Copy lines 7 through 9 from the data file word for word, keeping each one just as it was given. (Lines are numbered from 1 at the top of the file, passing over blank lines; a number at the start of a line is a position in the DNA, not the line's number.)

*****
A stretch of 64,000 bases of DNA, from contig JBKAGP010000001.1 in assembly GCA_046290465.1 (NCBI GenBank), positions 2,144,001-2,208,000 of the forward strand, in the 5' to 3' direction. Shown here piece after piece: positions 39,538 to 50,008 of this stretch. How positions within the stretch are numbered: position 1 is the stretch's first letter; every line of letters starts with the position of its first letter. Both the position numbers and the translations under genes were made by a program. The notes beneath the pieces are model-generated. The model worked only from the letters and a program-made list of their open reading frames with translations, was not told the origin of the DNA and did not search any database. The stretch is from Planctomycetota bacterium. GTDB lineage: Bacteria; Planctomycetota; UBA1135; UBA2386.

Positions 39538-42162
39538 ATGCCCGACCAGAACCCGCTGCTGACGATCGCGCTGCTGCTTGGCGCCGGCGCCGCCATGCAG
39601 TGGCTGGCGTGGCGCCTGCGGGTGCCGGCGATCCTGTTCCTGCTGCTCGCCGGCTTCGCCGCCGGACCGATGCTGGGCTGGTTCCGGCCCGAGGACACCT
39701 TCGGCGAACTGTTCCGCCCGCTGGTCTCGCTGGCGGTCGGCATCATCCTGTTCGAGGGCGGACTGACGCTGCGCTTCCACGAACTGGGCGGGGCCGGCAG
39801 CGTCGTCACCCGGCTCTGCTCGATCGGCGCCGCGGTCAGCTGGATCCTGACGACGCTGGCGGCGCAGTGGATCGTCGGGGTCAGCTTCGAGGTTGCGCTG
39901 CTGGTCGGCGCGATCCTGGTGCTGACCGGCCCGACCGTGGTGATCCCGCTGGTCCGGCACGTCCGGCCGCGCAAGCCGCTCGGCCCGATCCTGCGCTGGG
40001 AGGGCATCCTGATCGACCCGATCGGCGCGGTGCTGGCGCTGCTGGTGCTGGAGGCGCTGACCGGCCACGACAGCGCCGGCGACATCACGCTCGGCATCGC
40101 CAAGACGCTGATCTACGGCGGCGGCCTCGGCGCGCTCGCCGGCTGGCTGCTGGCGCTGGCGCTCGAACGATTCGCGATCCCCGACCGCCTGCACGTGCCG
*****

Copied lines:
39901 CTGGTCGGCGCGATCCTGGTGCTGACCGGCCCGACCGTGGTGATCCCGCTGGTCCGGCACGTCCGGCCGCGCAAGCCGCTCGGCCCGATCCTGCGCTGGG
40001 AGGGCATCCTGATCGACCCGATCGGCGCGGTGCTGGCGCTGCTGGTGCTGGAGGCGCTGACCGGCCACGACAGCGCCGGCGACATCACGCTCGGCATCGC
40101 CAAGACGCTGATCTACGGCGGCGGCCTCGGCGCGCTCGCCGGCTGGCTGCTGGCGCTGGCGCTCGAACGATTCGCGATCCCCGACCGCCTGCACGTGCCG